About this DVD and videotape footage from Sharper Video Productions . . .
This DVD set was produced by Larry McCormick, a former member and instructor of the Chicago Cavaliers through his company, Sharper Video Productions. It contains interviews with Cavaliers drum majors, directors and instructors, plus archival footage of some of the Cavaliers' competitive rivals during the 1960s. The remastered DVD contains basically the same material as the six-volume videotape set that was originally released in 1998, although reorganized into 10 chapters instead of the six volumes.
• Chapter 1 -- “Birth of a Champion” (1948-1955) -- How drum and bugle corps got started in Scouting and the veterans groups through the eyes of the Cavaliers organization, with cameo performances of great corps from the 1950s like the Cavaliers, Austin Grenadiers, Norwood Park Imperials and Belleville Black Knights.
• Chapter 2 -- “The Glory Years” (1956-mid-1960s) -- The Midwest, led by the Cavaliers, soar toward winning the coveted VFW National Championship, plus Garfield Cadets. Cavies reveal the origin of the “splooie” cheer, initiation ceremonies and the 1961 undefeated season.
• Chapter 3 -- “Blazing the Path to DCI” (mid-1960s-1972) -- Looking deeper into the politics of the movement and the shaping and future forming of the DCI organization, the 1967 titles and the Troopers, Boston Crusaders, CSJA Judges group, 1965 Chicago Royal Airs and the legendary 1971 Cavaliers’ circus show.
• Chapter 4 -- Rare vintage performances (1960s).
• Chapter 5 -- Chicago Royal Airs, Blessed Sacrament Golden Knights, Boston Crusaders and the Cavaliers -- a collection of rare and classic black and white archive videos from private collections with spectacular moments in drum corps history, most from the national championships.
• Chapter 6 -- The Cavaliers’ Japan tour.
• Chapter 7 -- Drummer’s reunion.
• Chapter 8 -- Color guard championship performances.
• Chapter 9 -- The United States Marine Drum & Bugle Corps.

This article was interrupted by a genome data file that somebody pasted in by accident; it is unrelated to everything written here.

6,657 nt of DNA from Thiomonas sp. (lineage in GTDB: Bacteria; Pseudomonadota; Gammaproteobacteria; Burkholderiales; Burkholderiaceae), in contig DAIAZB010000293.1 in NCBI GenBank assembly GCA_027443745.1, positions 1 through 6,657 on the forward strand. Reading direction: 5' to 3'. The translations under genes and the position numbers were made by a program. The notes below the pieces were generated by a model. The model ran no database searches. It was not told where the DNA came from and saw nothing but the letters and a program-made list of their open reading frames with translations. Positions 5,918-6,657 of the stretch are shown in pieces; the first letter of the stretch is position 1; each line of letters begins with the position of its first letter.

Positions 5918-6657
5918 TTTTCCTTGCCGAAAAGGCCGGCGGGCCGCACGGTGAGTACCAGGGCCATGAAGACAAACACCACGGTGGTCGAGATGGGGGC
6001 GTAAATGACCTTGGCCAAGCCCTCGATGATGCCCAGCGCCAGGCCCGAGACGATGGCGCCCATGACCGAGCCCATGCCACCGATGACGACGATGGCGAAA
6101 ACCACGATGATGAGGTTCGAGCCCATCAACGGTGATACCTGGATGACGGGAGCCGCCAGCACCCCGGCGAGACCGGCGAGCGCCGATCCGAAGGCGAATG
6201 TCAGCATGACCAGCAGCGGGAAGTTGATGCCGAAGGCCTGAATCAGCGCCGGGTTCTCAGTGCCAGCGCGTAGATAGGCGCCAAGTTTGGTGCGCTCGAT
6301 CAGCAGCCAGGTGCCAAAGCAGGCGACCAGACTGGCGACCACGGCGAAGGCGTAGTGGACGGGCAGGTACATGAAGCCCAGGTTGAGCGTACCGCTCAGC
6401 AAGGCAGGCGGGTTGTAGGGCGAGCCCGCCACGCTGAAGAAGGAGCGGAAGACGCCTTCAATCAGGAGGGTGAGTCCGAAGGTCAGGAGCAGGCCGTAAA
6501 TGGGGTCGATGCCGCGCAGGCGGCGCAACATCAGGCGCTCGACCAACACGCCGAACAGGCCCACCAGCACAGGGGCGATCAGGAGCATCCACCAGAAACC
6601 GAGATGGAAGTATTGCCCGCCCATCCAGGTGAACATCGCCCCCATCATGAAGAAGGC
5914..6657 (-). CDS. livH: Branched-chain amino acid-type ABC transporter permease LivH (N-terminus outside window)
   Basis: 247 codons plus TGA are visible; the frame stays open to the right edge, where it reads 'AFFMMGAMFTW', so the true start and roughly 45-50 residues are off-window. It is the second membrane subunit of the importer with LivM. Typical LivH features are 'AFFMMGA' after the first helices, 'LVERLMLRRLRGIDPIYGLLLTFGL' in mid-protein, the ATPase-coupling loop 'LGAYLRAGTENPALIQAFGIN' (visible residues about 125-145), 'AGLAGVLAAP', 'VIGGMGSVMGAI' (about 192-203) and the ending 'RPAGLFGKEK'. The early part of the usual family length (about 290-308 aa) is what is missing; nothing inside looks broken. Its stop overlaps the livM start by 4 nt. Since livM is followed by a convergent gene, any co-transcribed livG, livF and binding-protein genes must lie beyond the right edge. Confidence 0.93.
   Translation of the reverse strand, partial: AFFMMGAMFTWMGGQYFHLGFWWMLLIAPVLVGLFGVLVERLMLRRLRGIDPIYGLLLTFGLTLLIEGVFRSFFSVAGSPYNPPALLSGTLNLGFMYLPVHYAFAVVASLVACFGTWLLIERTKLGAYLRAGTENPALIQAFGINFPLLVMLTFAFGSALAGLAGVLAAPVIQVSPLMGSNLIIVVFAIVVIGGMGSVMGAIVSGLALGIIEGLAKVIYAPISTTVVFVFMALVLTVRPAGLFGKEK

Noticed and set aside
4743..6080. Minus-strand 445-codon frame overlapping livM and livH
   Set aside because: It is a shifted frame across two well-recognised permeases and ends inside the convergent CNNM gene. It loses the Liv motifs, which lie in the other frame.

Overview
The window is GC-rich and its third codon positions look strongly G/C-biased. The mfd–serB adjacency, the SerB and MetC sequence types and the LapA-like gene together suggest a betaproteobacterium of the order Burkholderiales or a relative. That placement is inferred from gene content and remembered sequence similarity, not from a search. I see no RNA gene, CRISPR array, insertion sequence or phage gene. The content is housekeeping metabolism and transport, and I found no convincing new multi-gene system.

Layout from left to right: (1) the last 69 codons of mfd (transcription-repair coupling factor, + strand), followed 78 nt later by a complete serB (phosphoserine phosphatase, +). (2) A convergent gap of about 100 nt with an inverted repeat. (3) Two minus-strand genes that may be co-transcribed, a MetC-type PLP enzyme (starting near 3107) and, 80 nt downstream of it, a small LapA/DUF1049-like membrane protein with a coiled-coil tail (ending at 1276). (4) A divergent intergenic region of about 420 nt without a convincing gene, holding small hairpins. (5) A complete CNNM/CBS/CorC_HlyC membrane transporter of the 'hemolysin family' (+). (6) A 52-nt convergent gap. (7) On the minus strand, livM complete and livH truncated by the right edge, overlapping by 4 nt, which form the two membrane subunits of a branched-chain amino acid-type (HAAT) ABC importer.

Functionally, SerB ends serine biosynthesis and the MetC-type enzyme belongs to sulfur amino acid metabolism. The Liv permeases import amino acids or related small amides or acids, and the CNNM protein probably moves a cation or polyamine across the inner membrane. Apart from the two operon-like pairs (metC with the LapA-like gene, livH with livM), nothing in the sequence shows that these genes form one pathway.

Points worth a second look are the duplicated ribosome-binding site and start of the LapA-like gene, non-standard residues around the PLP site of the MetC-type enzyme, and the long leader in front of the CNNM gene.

• Chapter 10 -- “America” -- Under the direction of Colonel Truman Crawford who played a major part in the history of drum corps. You’ll hear “The Commandant’s Own” play a tribute at Crawford’s retirement ceremony.
A review by Michael Boo that originally appeared in Drum Corps World 10 years ago follows . . .
"When Drum Corps Was Really Drum Corps"
by Michael Boo, DCW staff
I have just witnessed the most incredible drum corps video experience of my life. On Sunday, December 6, 1998, Larry McCormick, Drum Corps International Hall of Fame member and president of Sharper Video Productions, Inc., invited a few dozen friends and drum corps acquaintances to witness 2 1/2 hours of his most recent labor of love, “When Drum Corps Was Really Drum Corps,” a 50-year history of the junior drum and bugle corps movement in America.
This big-screen presentation covered the four-hour video collectors series. It truly left the viewer yearning for more. Larry is no stranger to drum corps. He marched in the Cavaliers during the 1950s playing in the drum line. He then became an esteemed instructor of the corps from 1962 through 1971.
Not content with the restrictive instrumentation of the day, he began to design new percussion equipment (remember the flapjacks, the predecessors to marching timpani?). He then went into show designing and is credited with the introduction of the “total show” concept (his shows were often far ahead of their time, such as the 1971 shows for Cavaliers (circus) and the Madison Scouts (“Alice in Wonderland”).
In homage to the Cavaliers’ 50th Anniversary, Larry decided to create a comprehensive history of the corps and the entire activity. The two years of hard work he put into the project is well-reflected in the remarkable production values of the finished product. I think it’s safe to say that there has never been a better produced video series in the activity.